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About Me:I'm a graduate student studying International Criminal Law and first started writing for King's News almost 4 years ago! My hobbies include reading, travelling and charity work. I cover many categories but my favourite articles to write are about mysteries of the ancient world, interesting places to visit, the Italian language and animals!
Civis Romanus Sum – I am a Roman
During my Latin lessons we would translate what seemed to be infinite Latin versions, some would be exciting, some even funny, but there were the occasional boring versions which made my eyes start to close. When I began translating the works of Cicero, one of the greatest orators in Rome, I delve deep into the layers of Roman life. One of his most heartfelt writings can be found in Cicero’s In Verrem (Against Verres) which is a collection of written speeches by Cicero in 70BC on the trial of Gaius Verres, former governor of Sicily. The speeches were usually written after Cicero has proclaimed them thus the words were to some extent more thought-out than when said instinctively and as such they became very powerful. The speeches coincided with Cicero’s electoral race to the aedileship and therefore gained public presence.
CIVIS ROMANUS SUM _ IN VERREM
162. Caedebatur virgis in medio foro Messanae civis Romanus, iudices, cum interea nullus gemitus, nulla vox alia illius miseri inter dolorem crepitumque plagarum audiebatur, nisi haec: "Civis Romanus sum". Hac se commemoratione civitatis omnia verbera depulsurum cruciatumque a corpore deiecturum arbitrabatur. Is non modo hoc non perfecit, ut virgarum vim deprecaretur, sed, cum imploraret saepius usurparetque nomen civitatis, crux, crux, inquam, infelici et aerumnoso, qui numquam istam pestem viderat, comparabatur.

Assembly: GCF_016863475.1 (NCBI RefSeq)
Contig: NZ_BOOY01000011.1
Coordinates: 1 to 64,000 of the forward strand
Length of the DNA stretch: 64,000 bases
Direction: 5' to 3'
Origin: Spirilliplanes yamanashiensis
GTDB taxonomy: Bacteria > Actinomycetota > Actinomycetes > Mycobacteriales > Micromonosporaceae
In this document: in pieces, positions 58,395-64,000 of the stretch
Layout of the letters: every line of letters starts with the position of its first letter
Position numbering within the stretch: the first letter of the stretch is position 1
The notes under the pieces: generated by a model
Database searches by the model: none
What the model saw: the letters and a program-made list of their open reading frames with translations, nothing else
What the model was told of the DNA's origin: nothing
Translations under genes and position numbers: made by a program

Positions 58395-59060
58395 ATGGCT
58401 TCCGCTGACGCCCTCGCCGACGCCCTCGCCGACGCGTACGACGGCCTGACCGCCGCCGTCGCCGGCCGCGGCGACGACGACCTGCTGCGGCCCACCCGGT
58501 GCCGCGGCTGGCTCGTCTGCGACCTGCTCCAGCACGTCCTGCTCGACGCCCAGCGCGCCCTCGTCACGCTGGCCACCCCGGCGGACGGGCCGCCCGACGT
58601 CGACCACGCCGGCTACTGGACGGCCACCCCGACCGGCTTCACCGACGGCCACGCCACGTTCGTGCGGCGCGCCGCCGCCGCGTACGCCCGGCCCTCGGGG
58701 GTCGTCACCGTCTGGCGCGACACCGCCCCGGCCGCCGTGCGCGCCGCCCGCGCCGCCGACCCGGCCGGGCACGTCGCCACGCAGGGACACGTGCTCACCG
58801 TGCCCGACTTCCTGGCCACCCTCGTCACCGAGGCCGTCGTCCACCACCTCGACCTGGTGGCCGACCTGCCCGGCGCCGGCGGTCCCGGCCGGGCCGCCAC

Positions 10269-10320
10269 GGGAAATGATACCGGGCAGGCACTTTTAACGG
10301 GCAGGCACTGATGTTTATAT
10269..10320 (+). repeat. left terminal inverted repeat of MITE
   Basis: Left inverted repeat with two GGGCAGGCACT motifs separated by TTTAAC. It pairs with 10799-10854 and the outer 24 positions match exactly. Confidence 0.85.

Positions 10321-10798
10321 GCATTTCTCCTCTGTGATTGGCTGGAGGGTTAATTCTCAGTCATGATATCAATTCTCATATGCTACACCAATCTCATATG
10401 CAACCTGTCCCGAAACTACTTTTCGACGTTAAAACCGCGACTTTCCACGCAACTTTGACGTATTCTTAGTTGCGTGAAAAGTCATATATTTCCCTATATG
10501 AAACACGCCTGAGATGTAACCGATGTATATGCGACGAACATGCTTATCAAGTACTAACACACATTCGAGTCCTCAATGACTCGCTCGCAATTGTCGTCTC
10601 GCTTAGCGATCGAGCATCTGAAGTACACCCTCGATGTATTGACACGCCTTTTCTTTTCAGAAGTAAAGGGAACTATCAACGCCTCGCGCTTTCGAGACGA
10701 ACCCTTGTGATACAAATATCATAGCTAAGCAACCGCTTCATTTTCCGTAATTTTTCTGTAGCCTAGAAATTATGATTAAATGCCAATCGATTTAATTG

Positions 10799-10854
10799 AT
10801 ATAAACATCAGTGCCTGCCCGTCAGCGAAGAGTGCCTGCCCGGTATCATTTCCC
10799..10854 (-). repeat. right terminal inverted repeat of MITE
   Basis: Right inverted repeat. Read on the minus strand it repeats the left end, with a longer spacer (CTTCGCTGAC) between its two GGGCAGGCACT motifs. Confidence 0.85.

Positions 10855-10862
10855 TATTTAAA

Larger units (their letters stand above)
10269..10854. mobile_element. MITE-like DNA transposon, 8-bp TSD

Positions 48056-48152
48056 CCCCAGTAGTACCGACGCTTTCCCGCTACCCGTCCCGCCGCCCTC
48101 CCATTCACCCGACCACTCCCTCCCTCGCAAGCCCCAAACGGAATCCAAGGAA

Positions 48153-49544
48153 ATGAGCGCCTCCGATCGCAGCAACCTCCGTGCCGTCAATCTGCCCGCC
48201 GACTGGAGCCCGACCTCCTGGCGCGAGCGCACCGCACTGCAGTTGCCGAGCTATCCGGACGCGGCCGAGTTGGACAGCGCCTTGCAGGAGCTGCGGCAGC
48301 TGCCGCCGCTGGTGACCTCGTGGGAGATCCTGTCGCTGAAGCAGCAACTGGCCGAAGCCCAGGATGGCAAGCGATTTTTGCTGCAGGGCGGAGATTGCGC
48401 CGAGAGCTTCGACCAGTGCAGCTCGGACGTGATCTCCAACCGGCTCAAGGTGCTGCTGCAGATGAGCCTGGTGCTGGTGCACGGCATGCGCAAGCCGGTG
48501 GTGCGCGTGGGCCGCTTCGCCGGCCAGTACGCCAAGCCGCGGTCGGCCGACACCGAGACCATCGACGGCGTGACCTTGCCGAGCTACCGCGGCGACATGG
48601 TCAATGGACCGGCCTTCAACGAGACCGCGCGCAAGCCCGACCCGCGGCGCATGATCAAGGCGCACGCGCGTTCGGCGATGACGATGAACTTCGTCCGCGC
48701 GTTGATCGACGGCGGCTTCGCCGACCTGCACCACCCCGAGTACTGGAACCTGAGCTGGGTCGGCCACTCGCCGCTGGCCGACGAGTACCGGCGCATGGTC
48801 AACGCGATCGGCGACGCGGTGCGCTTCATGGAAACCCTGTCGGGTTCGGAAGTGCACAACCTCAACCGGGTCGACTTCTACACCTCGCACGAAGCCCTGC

163. O nomen dulce libertatis! O ius eximium nostrae civitatis! O lex Porcia legesque Semproniae! O graviter desiderata et aliquando reddita plebi Romanae tribunicia potestas! Hucine tandem omnia reciderunt ut civis Romanus in provincia populi Romani, in oppido foederatorum ab eo, qui beneficio populi Romani, fascis et securis haberet, deligatus in foro virgis caederetur? […] In crucem tu agere ausus es quemquam qui se civem Romanum esse diceret?
He was chased in the middle of the square in Messina, a Roman citizen, o judges, and despite the pain not a scream was heard, not another word from that poor man if not this “I am a Roman citizen”, between the crackle of sticks hitting him. He thought that by reminding them he was indeed a Roman citizen he could avoid every lash and get rid of every torture. Not only was he not able to do so, that is to stop the lashes, nut whilst he begged repetedly that he was a Roman citizen the cross – yes the cross I say – was being prepared for the poor man, the disgraced, thee that had never seen such horror.
O sweet name of freedom! O supreme law of our Empire! O law Procia and law Sempronie! O power of the trials, desired so much and given to the Roman plede! Everything has fallen so low that a Roman citizen has been beated with sticks and then tied up in a public square of an allied city, in a roman province, from thee who held beams in the interest of the roman public? Have you dare to put on the cross one who claimed to be a roman citizen?
This entire boast of being a Roman citizen carried much weight in a period were few where graced with citizenship. This claim alone was enough to refrain condemnation as Roman citizenship gave the right to be tried in Roman courts. On June 26, 1963, President John F. Kennedy spoke to the people of Berlin, West Germany: “Two thousand years ago the proudest boast was ‘civis Romanus sum.’ Today, in the world of freedom, the proudest boast is ‘Ich bin ein Berliner'". Unfortunately for the poor man Cicero describes above, his claim of being a citizen was not believed enough to give him a trial as his scream echoes in my head every time i read this passage.